Go to WTJ Information Page Go to WTJ Portal Go to WTJ War Series Go to WTJ Archives Go to WTJ Articles Go to WTJ Gaming Go to WTJ Store Go to WTJ Home Page

Letters and Dispatches of Horatio Nelson
July 12th through 23rd, 1798




Vanguard, 12 Leagues West of Candia, 12th July, 1798.

My Lord,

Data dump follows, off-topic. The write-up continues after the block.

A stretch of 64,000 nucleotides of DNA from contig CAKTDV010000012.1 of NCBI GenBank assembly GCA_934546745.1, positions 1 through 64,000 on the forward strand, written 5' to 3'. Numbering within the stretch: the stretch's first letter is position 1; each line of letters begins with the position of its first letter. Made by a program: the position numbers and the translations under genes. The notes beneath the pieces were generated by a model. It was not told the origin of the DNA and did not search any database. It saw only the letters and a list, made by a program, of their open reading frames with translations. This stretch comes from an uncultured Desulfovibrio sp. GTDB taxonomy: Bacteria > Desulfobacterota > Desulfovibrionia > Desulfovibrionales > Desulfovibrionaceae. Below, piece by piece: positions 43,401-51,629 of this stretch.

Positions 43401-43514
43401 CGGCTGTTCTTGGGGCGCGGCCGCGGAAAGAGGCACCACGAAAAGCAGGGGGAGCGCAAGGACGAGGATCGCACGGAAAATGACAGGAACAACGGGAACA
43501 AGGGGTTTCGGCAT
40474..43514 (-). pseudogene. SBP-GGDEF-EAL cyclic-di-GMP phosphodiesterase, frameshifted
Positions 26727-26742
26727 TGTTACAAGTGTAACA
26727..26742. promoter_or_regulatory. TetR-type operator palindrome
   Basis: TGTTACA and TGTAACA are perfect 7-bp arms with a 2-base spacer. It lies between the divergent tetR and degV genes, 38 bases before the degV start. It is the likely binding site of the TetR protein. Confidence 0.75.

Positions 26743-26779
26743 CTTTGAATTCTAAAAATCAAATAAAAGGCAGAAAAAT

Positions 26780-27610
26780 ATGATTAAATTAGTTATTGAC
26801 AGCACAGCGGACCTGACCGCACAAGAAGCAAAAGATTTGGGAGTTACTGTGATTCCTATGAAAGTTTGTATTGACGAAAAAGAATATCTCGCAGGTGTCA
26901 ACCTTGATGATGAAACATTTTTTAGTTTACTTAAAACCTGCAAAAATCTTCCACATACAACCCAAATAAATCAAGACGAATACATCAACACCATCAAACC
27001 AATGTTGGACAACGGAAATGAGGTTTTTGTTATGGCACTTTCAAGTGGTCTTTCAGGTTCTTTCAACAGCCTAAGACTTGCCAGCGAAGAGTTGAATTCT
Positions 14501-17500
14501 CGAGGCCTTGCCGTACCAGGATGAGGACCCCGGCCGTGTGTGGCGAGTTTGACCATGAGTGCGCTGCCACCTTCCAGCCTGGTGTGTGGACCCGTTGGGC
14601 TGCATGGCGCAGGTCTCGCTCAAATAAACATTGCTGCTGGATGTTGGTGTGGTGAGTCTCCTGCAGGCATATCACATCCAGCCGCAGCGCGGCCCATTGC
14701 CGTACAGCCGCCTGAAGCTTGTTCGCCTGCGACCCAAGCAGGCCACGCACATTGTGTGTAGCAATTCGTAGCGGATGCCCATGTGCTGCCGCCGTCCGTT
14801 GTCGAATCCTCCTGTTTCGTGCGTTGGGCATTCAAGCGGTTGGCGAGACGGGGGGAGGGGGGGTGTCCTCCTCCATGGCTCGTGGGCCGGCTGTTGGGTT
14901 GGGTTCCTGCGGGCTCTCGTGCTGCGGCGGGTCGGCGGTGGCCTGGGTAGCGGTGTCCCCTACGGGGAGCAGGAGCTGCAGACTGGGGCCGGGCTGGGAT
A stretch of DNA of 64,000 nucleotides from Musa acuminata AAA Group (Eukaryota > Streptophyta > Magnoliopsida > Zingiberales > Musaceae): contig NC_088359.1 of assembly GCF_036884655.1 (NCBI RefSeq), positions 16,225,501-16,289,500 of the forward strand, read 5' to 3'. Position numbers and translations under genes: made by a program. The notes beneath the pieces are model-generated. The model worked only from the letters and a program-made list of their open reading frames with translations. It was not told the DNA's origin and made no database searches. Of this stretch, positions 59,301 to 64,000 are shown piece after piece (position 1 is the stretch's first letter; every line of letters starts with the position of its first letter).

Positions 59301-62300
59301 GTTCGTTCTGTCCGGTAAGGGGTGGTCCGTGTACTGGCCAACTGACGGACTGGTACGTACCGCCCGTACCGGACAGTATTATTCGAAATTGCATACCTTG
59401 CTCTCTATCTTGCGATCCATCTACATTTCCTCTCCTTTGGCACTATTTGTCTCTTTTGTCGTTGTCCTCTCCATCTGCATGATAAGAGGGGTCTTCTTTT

By my Letter of the 29th of June, your Lordship will know why I thought it right to steer for Alexandria. I have now the honour to acquaint you that I arrived off` Alexandria on the 28th ultimo, and found lying there one Turkish Ship of the Line, four Frigates, about twelve other Turkish vessels in the old Port, and about fifty Sail of different Nations' vessels, in the Franks' Port. I directed Captain Hardy, of the Mutine, to run close in, and to send an Officer on shore with my letter to Mr. Baldwin, and to get all the information in his power. Herewith I send you the Officer's report. Mr. Baldwin had left Alexandria near three months,. We observed the Line-of-Battle Ship to be landing her guns, and that the place was filling with armed people. After receiving this information, I stretched the Fleet over to the Coast of Asia, and have passed close to the southern side of Candia, but without seeing one Vessel in our route; therefore to this day I am without the smallest information of the French Fleet since their leaving Malta. I own I fully expected to have found Dispatches off this end of Candia; for both Sir William Hamilton and General Acton, I now know, said they believed Egypt was their object; for that when the French Minister at Naples was pressed, on the Armament appearing off Sicily, he declared that Egypt was their object. I have again to deeply regret my want of frigates, to which I shall ever attribute my ignorance of the situation of the French fleet. I shall endeavour to keep in the opening of the Archipelago in Lat. between 36° and 37° N., steering with all sail to the westward, and hope soon to gain information from some Merchant-vessel. I have the honour to be, &c.,